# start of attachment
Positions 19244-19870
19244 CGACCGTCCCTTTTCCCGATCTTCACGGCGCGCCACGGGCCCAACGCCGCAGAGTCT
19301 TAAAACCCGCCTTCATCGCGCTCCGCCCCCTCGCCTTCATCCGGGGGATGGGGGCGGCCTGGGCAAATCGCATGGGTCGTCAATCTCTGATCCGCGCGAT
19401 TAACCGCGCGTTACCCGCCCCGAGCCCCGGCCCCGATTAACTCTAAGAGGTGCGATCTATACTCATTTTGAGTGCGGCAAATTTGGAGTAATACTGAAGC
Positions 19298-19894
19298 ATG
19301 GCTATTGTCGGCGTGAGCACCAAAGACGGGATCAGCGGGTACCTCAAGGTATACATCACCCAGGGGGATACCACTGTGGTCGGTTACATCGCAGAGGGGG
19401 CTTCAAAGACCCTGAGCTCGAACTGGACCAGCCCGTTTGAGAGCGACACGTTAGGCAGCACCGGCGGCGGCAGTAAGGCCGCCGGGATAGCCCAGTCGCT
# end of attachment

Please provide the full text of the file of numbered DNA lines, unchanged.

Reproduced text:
Positions 19244-19870
19244 CGACCGTCCCTTTTCCCGATCTTCACGGCGCGCCACGGGCCCAACGCCGCAGAGTCT
19301 TAAAACCCGCCTTCATCGCGCTCCGCCCCCTCGCCTTCATCCGGGGGATGGGGGCGGCCTGGGCAAATCGCATGGGTCGTCAATCTCTGATCCGCGCGAT
19401 TAACCGCGCGTTACCCGCCCCGAGCCCCGGCCCCGATTAACTCTAAGAGGTGCGATCTATACTCATTTTGAGTGCGGCAAATTTGGAGTAATACTGAAGC
Positions 19298-19894
19298 ATG
19301 GCTATTGTCGGCGTGAGCACCAAAGACGGGATCAGCGGGTACCTCAAGGTATACATCACCCAGGGGGATACCACTGTGGTCGGTTACATCGCAGAGGGGG
19401 CTTCAAAGACCCTGAGCTCGAACTGGACCAGCCCGTTTGAGAGCGACACGTTAGGCAGCACCGGCGGCGGCAGTAAGGCCGCCGGGATAGCCCAGTCGCT